Every January, you vow to go on a diet, get fit, and lose weight. And every February, you lose steam and feel like a failure. Sound familiar?
Here’s the thing: it’s not your lack of willpower or self-control that’s the problem, it’s the dieting mentality itself. Diets and food rules set us up for failure and more than 90 to 95 percent of people who lose weight on diets will regain it back.
The Science Behind It
Our bodies are smarter than we think. As soon as we try to restrict yourself, by saying that we won’t eat a certain food or food group, the more our brain focuses on those foods. This has been extensively studied and can be explained in part using the science of food habituation. Habituation means that the more you are exposed to something, whether that be food, noise, or a certain smell, the less you notice or care about it. For example, after living in New York City for nine years I’m completely habituated to loud sirens and don’t even register that sound anymore.
The same thing happens with food. The more you are exposed to a food, the less your brain thinks or cares about it and the desire to eat it diminishes. This has been studied with all types of food including pizza, potato chips, mac and cheese, even chocolate. These are the same types of foods that people often say they can’t have in their house because they’ll go overboard and eat too much. Ironically, by keeping it out of your house, you’re training your body to want these foods even more. If you were to keep these foods around you all the time your brain would place less of a reward value on them and the less you’d want to eat.
While having chips in the house may cause you to overeat at first, over time your brain gets used to the exposure and will start to crave them less and less. For example, say someone said you could eat mac and cheese every night for dinner. While that may taste great for a few nights, by night five or six the mac and cheese will have lost it’s allure and you’ll wind up eating less that you did the first night. Just as I’ve adjusted to the city’s street noise, you too will adjust to foods the more you eat it.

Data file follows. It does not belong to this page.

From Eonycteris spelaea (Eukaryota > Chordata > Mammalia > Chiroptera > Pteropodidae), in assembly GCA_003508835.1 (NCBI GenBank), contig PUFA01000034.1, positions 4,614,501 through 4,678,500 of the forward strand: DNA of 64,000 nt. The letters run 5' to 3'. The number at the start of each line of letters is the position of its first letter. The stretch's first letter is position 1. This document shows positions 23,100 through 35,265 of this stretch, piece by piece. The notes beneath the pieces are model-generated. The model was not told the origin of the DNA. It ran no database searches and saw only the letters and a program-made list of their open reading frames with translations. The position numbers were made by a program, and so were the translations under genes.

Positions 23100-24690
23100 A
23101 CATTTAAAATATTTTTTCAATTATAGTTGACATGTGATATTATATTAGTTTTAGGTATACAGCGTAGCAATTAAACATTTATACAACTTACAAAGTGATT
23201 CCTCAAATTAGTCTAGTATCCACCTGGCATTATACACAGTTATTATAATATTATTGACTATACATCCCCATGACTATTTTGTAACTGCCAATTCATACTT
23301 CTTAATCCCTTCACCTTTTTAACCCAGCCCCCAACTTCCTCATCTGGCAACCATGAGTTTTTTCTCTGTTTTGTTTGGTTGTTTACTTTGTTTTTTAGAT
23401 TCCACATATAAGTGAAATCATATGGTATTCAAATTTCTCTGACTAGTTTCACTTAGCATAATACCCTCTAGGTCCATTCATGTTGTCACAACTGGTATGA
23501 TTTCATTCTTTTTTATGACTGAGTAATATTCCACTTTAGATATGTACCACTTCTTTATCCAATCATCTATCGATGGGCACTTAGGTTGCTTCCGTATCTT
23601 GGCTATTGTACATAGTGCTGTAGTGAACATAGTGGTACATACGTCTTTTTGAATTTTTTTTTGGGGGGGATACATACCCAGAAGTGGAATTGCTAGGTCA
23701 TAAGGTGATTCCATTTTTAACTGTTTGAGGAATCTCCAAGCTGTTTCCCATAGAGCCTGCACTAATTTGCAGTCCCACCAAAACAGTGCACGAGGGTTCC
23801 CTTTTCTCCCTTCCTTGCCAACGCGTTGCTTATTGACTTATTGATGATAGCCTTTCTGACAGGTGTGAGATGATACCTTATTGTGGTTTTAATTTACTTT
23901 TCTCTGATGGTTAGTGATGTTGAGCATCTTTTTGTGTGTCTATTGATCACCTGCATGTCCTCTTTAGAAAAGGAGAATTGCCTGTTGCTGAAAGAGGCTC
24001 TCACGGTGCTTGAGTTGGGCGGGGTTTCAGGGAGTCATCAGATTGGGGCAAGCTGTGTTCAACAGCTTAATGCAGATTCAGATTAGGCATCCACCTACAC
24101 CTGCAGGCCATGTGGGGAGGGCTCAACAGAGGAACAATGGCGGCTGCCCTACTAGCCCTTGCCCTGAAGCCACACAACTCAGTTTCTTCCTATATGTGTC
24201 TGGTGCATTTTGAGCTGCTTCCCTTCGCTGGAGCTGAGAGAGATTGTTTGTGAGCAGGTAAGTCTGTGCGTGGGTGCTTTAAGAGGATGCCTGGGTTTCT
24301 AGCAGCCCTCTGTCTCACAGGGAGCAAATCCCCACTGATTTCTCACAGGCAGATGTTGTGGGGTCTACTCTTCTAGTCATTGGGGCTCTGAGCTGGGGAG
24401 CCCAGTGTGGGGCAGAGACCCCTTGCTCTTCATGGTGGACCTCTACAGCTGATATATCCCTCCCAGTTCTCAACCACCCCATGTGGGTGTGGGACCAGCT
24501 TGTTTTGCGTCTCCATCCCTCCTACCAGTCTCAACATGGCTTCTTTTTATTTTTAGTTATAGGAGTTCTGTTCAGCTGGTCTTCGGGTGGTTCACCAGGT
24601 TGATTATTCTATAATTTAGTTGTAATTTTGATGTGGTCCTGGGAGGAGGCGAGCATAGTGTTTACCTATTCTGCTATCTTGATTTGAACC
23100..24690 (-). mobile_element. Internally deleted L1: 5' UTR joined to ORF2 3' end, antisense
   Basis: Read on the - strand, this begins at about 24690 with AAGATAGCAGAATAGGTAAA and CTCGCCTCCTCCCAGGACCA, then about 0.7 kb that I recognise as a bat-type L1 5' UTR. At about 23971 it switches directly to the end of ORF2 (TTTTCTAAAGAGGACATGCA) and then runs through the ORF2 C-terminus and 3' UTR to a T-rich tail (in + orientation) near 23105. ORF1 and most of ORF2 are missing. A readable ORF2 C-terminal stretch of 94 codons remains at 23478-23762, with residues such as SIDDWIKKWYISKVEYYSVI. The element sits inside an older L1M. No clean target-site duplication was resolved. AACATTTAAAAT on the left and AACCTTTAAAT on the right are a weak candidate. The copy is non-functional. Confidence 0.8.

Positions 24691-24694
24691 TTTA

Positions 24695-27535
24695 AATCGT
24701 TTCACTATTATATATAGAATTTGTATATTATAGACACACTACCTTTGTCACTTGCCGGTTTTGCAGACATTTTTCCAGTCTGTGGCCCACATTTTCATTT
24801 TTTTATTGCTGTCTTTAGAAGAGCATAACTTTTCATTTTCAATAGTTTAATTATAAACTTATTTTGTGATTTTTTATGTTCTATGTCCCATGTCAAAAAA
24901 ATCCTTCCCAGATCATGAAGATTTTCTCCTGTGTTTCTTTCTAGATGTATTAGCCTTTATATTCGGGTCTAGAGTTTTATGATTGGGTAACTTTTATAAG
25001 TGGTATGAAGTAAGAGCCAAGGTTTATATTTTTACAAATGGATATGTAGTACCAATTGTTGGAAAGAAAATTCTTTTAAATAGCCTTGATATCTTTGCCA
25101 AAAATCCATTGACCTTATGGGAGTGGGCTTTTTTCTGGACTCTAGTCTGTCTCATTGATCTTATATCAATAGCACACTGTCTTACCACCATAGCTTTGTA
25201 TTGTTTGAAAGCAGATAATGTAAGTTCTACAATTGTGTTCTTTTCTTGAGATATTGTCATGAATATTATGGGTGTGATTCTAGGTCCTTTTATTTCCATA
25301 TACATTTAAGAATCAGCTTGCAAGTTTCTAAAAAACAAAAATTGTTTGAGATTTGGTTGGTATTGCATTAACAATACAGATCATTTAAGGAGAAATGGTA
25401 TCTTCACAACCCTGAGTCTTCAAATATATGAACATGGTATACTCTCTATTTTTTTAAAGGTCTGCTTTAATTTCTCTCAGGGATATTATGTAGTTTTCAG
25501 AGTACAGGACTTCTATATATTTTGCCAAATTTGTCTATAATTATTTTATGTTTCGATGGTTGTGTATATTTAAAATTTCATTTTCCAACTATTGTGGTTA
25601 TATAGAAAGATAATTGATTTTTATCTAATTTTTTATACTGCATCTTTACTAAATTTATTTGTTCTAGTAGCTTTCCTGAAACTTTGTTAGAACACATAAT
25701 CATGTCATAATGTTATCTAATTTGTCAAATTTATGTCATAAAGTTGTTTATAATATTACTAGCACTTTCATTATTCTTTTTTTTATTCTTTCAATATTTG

The opposite is also true. When you don’t have access to certain foods your brain focuses more intently on them. This could be actual lack of access, like when you’re traveling in a foreign country, or it could be a self-imposed lack of access, like when you’re on a diet.
The restrictive thinking that epitomizes diet culture labels foods as “good” or “bad” and makes the “bad” foods off-limits. While this restrictive behavior may work for a few weeks, eventually your brain will focus more and more on the foods that you aren’t allowing yourself to eat. These foods remain exciting which causes you to start to have cravings. Your brain, and your body, feel deprived, so when you finally do have access to these foods the chance you’ll overeat is very high.
The Guilt-Deprivation Cycle
There’s another piece to the puzzle of why diets don’t work: guilt.
We have become so inundated with messages about what we should and shouldn’t eat, that when we do eat the “wrong” foods or when we overeat that we end up feeling guilty and bad about ourselves. That guilt leads us to deprive or restrict, trying to be “good”, which eventually leads to overeating, followed again by guilt. And the cycle continues.
What To Do Instead
It’s time to break free from diet culture. Instead of starting another diet this year, learn to build a better relationship with food and your body. Here are seven ways you can do this today.
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